Compare the similarities in these dark morphs of P. arcatus (from Hawaii & Maurities) to P. bicolor. Credit: Kara McCain & Mauritius100

Compare the similarities in these dark morphs of P. arcatus (from Hawaii & Mauritius) to P. bicolor. Credit: Kara McCain & Mauritius100

Piecing together all the evidence we’ve discussed thus far, there is one obvious conclusion to be drawn: P. xanthus, P. nisus and P. bicolor are representative phenotypes of a single variable species restricted to Polynesia. Much work remains before we can hope to understand why this fish is so mutable in appearance, and genetic study is needed to determine whether any of these forms might represent a hybrid with the widespread and sympatric P. arcatus. It bears mention that the distinctive markings behind the eye are somewhat variable across specimens and may hint at the kind of genetic recombination we would expect from a hybrid origin.

There is nothing subtle about P. xanthus when seen in the wild. From Flint Island, Kiribati. Credit: John L. Earle

There is nothing subtle about P. xanthus when seen in the wild. From Flint Island, Kiribati. Credit: John L. Earle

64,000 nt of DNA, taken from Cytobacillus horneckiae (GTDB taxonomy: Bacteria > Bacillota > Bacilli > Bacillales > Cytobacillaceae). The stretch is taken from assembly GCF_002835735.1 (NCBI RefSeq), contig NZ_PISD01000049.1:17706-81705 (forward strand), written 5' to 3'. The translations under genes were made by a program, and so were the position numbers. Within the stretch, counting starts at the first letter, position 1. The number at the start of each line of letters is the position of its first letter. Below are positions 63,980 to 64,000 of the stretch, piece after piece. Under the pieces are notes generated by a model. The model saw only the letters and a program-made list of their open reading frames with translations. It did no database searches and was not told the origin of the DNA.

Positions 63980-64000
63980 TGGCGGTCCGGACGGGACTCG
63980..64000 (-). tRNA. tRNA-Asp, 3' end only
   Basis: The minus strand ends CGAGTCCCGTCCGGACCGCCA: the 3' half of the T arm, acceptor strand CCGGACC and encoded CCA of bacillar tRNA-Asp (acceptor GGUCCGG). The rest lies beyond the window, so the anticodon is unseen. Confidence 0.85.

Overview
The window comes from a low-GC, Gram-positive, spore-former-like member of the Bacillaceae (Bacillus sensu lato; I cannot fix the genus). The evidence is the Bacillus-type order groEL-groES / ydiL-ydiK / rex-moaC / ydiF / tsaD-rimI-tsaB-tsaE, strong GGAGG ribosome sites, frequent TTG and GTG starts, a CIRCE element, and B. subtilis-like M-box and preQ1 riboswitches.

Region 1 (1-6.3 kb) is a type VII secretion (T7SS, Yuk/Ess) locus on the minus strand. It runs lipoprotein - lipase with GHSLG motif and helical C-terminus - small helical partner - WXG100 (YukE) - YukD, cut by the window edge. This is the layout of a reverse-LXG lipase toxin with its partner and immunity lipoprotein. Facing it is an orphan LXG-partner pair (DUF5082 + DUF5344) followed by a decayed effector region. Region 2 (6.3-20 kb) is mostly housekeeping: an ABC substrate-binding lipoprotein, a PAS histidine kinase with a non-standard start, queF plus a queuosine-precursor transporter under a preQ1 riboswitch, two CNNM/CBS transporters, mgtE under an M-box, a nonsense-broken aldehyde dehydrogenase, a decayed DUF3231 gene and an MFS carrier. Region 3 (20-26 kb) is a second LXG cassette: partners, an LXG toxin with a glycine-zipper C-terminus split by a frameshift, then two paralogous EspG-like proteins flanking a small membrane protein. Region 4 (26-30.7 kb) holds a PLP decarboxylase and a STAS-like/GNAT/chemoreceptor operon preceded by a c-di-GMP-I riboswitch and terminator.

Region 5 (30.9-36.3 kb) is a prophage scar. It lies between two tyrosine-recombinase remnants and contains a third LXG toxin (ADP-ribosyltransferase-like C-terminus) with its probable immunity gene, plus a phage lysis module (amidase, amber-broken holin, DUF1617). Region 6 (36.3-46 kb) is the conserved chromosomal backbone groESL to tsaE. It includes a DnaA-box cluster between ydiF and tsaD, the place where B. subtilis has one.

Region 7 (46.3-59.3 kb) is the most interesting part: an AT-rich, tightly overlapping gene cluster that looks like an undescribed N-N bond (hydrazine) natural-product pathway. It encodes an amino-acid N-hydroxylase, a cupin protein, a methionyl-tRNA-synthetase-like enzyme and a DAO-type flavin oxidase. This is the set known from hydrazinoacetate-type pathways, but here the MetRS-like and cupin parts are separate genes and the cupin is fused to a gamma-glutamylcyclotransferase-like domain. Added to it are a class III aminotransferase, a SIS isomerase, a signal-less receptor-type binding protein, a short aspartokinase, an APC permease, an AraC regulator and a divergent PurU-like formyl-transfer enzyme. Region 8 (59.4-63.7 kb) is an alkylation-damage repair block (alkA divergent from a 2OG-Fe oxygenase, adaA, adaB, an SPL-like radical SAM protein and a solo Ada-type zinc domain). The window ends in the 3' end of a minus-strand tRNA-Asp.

The alternate hypothesis—that there are three nearly indistinguishable species of rare hawkfish restricted to Polynesia—is simply untenable in light of the observations coming from aquarists. Since all of these taxa were described in the same paper, should it be determined that these three truly do represent just a single “species”, any of these names could potentially be used for this fish. Though probably the most appropriate choice is P. xanthus, seeing as this is the most abundant of the three phenotypes and, with its bright yellow color, the most readily identifiable of the bunch.

  Fish, Science

 Joe Rowlett

  (470 articles)

Joe is classically trained in the zoological arts and sciences, with a particular focus on the esoterica of invertebrate taxonomy and evolution. He’s written for several aquarium publications and for many years lorded over the marinelife at Chicago’s venerable Old Town Aquarium. He currently studies prairie insect ecology at the Field Museum of Natural History and fish phylogenetics at the University of Chicago.

One Comment

  • El Temprano says:

    Very interesting article and something I have wondered about myself.

    However, one minor correction: Although the well-known principle of date priority is a fundamental part of biological nomenclature, there is no such thing as “page priority”. Two or more names published in the same book/article (such as xanthus, nisus and bicolor) have entirely equal standing, regardless of their order in the work. In that case, a First Reviser (article 24 in the ICZN code) is necessary. It basically means that when/if someone publishes a book/article showing that these three Polynesian hawkfishes are a single species, (s)he can freely choose the valid name among the three already coined names, and in doing so becomes the First Reviser. I do agree, however, that xanthus would be the logical choice.